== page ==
We Don’t Go to Westhampton Anymore

Written By: Eileen Sharan Smith

We don’t go to Westhampton Dunes anymore. We sold our little beach house a few years ago at my insistence. We had been spending summer weekends there since 1977 and I told my husband it was enough. It was a hard thing to do but somehow I had the feeling that we didn’t belong there anymore. We were old and all our neighbors were young with young children. But it was something more than that. Call it a premonition but I felt that we had to simplify our lives. The following summers were hard for us. We actually had to plan how we would spend our weekends. I hated to admit how much I missed it but I did, indeed. My husband, who loved the place more than all of us seemed to adjust much better than I did. I kept seeing us crossing the bridge to Dune Road each Friday with that same excitement year after year. It never waned and always brought us that same sense of happiness that was lacking in our everyday lives. We actually found a buyer for the house on the same day we decided to sell it. At the end of the week we had made a deal. It was easy – none of the usual stress associated with selling a home.

It was also around that time that I started to notice that my husband had memory issues. Nothing serious. He still played bridge, did tax returns for his clients, told the same old jokes and loved eating in nice restaurants. Gradually, the memory issues became more pronounced and I realized that something was terribly wrong. I took him for neuropsychological testing and the results confirmed the word that I was afraid to utter. He had Alzheimer’s. The decline had begun and I was there to see the whole thing. First, his memory; then his walking; then his personality changes from a nice man to a troublemaker. I placed him in a facility in the same town where our marriage began. He is there now.

There are certain things that bring a big smile to his face. The mention of his children and grandchildren, the Brooklyn Dodgers, and our tiny little house in Westhampton Dunes. I remind him of all the things we did there. How he went looking for crabs in the bay behind our house and screamed his head off when one of them bit him. How he made me buy a house which needed a lot of work and then told me he didn’t come out to the beach to work. How he planted tomatoes and waged war against the birds who kept eating them. How he jogged on Dune Road in intense heat. How he got so excited watching a Dodger game one night that he wound up in the intensive care unit at Riverhead Hospital with what he was sure was a heart attack. It was not. The memories are sweet and there are many. I try to remind him of those days. He could not tell you what month it is or where he is now, but he remembers very well our beach house. I think it was the place where this type A personality was truly happy and relaxed and not thinking about accounting. We would sit on our deck on the night of the shooting stars in August and wait to see something. He was most excited about seeing them and fell asleep as soon as we set up the chairs to watch. He would stand in the middle of Dune Road and stop cars that were looking for a parking spot so they could go to Morgan’s and he guided them into our driveway charging $5 per car and striking up conversations with all the drivers. Strangely enough, he did not like the beach and rarely went there to take in the sun. He preferred to sit on our deck and read or try to get into the hammock he had put up but would always fall out of.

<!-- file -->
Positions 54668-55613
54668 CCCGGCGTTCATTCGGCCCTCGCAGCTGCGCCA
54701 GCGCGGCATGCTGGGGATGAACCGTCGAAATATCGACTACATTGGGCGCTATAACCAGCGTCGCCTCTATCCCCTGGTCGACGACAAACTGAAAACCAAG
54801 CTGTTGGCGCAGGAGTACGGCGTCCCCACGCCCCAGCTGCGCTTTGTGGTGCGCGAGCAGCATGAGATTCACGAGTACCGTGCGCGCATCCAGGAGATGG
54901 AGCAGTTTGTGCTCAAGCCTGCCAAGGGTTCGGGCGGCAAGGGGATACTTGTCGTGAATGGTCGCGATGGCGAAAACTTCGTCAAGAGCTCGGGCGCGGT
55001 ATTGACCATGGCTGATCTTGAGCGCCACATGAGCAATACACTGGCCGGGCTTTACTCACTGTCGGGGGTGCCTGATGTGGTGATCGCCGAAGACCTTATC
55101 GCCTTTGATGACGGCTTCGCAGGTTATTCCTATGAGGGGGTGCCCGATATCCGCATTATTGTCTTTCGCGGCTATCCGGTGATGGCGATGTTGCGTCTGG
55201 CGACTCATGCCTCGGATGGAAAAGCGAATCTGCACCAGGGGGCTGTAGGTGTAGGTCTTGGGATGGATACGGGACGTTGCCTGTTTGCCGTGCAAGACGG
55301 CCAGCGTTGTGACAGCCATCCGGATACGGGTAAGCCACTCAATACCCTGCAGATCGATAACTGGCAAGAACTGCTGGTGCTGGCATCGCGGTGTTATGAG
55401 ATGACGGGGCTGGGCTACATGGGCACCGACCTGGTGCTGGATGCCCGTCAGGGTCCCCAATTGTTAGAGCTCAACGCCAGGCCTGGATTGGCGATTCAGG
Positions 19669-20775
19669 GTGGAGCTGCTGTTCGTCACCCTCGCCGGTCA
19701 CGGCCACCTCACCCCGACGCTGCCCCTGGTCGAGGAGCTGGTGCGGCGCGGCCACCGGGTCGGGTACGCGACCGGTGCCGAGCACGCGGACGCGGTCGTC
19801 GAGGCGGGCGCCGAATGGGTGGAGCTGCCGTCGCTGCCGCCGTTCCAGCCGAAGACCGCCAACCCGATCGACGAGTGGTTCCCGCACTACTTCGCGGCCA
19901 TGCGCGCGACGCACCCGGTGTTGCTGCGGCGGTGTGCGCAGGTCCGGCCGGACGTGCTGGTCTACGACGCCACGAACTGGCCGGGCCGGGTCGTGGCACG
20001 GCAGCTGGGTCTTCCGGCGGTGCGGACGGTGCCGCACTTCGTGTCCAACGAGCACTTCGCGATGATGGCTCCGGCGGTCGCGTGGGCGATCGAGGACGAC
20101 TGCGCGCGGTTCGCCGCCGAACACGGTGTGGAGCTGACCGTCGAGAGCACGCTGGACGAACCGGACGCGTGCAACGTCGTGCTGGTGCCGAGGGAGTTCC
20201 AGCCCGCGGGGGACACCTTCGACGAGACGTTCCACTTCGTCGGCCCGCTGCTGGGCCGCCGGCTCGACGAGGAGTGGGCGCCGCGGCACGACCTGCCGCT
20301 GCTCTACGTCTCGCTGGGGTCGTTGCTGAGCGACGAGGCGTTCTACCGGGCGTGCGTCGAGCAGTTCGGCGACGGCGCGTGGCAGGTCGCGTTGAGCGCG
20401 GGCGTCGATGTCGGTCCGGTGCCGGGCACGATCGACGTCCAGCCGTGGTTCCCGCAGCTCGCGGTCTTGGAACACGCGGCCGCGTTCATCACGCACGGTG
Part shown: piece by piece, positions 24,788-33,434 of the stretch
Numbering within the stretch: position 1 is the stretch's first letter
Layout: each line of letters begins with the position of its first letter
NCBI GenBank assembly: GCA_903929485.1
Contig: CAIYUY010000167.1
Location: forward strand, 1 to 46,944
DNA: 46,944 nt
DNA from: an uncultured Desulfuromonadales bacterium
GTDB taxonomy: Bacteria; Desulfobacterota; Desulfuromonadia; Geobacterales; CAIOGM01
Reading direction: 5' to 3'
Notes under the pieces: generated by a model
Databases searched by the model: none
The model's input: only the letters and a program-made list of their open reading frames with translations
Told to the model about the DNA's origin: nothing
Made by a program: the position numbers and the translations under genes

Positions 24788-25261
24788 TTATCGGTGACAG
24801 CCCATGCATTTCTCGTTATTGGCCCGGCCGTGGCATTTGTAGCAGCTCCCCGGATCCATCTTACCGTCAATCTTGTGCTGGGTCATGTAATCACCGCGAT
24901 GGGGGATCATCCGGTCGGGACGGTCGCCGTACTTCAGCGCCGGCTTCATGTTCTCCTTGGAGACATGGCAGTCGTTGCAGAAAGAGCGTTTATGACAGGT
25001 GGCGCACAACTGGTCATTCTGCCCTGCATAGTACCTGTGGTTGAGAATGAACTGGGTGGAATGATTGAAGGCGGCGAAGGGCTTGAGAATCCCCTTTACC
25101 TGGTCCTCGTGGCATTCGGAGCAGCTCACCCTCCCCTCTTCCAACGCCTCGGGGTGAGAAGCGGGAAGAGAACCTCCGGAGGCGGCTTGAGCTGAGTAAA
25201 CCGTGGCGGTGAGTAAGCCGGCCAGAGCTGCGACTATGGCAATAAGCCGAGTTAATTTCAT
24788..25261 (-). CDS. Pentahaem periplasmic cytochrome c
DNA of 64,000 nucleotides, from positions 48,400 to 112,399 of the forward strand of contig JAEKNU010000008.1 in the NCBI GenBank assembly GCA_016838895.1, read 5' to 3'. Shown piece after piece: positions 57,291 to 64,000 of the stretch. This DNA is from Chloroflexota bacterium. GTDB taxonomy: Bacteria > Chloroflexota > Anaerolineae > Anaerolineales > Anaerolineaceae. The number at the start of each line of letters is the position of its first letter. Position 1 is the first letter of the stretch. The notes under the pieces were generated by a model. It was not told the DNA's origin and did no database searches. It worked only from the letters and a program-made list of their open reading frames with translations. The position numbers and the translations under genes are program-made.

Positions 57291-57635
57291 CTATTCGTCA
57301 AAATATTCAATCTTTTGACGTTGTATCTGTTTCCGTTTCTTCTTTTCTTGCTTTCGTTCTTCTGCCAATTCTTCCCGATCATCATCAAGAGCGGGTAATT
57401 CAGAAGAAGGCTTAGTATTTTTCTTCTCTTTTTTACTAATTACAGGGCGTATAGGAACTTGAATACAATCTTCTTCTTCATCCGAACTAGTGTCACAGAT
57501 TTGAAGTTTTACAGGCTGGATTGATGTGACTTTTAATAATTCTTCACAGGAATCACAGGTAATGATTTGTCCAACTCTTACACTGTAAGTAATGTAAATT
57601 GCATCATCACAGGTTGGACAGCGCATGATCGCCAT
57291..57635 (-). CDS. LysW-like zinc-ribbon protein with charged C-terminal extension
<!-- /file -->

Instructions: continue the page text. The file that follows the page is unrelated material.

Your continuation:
He suffered through the damage of the unnamed storm in 1991 when we tried to rescue our house. He waited patiently until we won our case in court and repairs were made to the jetties near us. It took about six years. I try very hard to bring him back to those days and he still remembers clearly the time he spent there. He remembers old songs and he remembers every word of his high school French. He remembers little else as he sinks further into this most dreaded disease. I ask why he is so unlucky and I ask why this had to happen to a man who lost his hearing at twenty-seven, had cancer in his fifties and now has very advanced Alzheimer’s disease. I then remind myself that he has a lovely family. And he also had the foresight to talk me into buying the little wreck of a house on Dune Road. When I asked him if he was crazy he told me to have a little vision – that we could turn it into something wonderful. Over the years, we did. Little did I know that those memories would spark something in him and that for a few moments he would become the person he was.